How long have you been feeling like this?

AIM: To consider how different verb forms have different meanings.

INTRODUCTION: The verb form we choose affects the meaning of what we say. Look at these questions and responses from the depression case.

How long have you been feeling like this? – Just over a month or so.

What else have you been noticing? – I haven’t been going out as much.

The verb form is the present perfect progressive: has/have + been + [verb]-ing

It indicates that the activity (e.g., feeing like this, not going out as much) started in the past and is still ongoing (at the time of speaking about it).

Compare the different verb forms used in these three questions and the responses given. The timelines and text explain the different meanings they have.

  • How long have you been working there? – About three months so far.

  • How long were you working there? – About three months, until the contract finished.

  • How long are you working there? – About three months to start with, maybe more.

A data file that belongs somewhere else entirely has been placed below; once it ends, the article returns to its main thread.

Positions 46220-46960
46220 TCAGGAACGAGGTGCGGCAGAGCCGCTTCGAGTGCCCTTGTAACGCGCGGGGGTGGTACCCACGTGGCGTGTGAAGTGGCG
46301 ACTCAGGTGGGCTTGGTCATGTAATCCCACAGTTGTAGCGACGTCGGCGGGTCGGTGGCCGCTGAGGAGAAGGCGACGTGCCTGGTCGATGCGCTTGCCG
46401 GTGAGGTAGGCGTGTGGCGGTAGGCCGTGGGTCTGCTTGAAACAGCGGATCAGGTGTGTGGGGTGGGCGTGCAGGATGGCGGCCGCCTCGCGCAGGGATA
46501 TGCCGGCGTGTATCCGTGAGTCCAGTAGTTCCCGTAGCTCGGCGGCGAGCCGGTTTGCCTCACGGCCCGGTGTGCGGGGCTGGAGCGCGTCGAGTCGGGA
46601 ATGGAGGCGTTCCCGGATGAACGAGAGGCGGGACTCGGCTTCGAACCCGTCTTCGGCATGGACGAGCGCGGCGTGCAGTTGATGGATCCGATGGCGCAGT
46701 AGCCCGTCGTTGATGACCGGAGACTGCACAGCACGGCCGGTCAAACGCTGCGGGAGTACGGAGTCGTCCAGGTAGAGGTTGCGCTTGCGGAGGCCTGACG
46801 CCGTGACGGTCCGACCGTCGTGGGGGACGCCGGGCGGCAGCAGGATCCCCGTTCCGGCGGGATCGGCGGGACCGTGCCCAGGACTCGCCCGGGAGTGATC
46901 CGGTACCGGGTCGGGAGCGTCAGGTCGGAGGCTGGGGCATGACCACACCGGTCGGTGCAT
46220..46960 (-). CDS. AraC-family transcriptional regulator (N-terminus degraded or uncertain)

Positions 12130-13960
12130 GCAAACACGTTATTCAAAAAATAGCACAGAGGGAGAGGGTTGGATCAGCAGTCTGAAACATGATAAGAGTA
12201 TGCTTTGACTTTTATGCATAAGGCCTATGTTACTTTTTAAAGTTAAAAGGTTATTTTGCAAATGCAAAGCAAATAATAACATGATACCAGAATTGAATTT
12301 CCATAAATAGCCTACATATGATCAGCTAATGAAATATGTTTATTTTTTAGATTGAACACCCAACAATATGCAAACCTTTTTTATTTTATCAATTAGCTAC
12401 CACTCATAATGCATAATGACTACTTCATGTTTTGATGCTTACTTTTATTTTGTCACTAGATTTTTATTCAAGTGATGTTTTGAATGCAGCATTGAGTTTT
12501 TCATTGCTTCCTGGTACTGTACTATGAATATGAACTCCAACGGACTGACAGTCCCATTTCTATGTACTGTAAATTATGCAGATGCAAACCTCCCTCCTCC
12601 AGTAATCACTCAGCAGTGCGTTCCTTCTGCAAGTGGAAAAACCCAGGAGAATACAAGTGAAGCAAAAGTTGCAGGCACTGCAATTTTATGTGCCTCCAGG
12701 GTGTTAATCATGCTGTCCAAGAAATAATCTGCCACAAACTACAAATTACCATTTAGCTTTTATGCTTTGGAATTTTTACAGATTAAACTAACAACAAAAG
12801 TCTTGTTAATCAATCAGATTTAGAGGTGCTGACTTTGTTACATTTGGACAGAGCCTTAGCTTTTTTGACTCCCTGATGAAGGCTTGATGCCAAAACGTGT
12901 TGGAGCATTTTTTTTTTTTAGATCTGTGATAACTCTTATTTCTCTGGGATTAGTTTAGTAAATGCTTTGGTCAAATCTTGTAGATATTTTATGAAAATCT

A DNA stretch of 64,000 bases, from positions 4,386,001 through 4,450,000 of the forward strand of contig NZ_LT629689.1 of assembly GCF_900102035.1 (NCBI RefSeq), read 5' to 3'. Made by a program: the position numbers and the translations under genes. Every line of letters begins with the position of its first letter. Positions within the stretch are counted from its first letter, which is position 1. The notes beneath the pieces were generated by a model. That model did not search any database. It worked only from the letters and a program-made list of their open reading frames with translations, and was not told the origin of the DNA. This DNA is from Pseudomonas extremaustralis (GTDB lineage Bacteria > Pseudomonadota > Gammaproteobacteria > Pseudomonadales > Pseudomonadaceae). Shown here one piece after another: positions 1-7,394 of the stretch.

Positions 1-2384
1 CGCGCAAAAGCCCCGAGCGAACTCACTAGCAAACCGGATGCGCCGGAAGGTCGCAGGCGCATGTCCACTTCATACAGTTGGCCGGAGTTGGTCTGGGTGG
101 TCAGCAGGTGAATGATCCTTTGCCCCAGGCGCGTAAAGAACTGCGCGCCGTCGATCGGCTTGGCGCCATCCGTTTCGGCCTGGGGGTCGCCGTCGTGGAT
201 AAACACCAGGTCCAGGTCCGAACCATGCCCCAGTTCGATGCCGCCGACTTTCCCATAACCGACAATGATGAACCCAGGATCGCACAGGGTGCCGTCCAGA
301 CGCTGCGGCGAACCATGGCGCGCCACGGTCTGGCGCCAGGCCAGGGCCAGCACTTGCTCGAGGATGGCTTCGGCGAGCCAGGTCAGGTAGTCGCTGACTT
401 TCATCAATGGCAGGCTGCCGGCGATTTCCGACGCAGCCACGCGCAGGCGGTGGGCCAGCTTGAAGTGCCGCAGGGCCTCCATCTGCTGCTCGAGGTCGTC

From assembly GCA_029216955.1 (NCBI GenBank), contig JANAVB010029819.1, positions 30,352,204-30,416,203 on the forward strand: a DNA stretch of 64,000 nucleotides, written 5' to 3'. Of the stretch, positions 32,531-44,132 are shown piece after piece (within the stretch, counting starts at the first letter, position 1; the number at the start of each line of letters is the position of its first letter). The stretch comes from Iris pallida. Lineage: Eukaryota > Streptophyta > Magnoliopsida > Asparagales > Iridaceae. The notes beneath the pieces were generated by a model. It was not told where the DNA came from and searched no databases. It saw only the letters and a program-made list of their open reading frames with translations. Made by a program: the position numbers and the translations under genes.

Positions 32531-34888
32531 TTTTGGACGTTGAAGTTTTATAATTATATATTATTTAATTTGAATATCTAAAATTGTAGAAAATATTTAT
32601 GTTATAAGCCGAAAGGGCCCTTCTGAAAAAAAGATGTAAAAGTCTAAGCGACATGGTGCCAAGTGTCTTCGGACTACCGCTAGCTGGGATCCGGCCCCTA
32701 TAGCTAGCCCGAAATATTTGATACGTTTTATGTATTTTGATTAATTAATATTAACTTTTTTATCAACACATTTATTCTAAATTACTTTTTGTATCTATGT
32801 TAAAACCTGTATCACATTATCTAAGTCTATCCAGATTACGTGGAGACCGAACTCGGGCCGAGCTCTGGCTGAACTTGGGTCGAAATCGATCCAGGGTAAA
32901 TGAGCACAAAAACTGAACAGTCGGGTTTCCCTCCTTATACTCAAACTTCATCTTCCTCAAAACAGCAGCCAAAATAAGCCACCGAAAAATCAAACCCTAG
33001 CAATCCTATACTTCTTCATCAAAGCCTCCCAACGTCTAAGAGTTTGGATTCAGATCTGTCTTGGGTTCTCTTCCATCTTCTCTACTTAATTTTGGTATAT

INSTRUCTIONS:: Read the context. Select all the sentences that accurately describe elements of each situation. You may select any number of sentences (from none to all five).

Question 1: His girlfriend went on holiday six weeks ago. He says his current low mood started then. She returns in two weeks.

Question 2: He went into the nursing home three years ago. He died there a year ago. His wife is still upset about his death.

Question 3: The baby was born in hospital prematurely and is now two months old. There were complications four weeks ago. They are resolved. The baby remains under observation in hospital.

Question 4: The registrar started working at the clinic last week. Her new rotation lasts six months. It is the first time she has worked in a rural area.

Question 5: He started a five-day course of antibiotics a week ago. He stopped taking them after three days. He still has a throat infection.

We require all questions to be answered.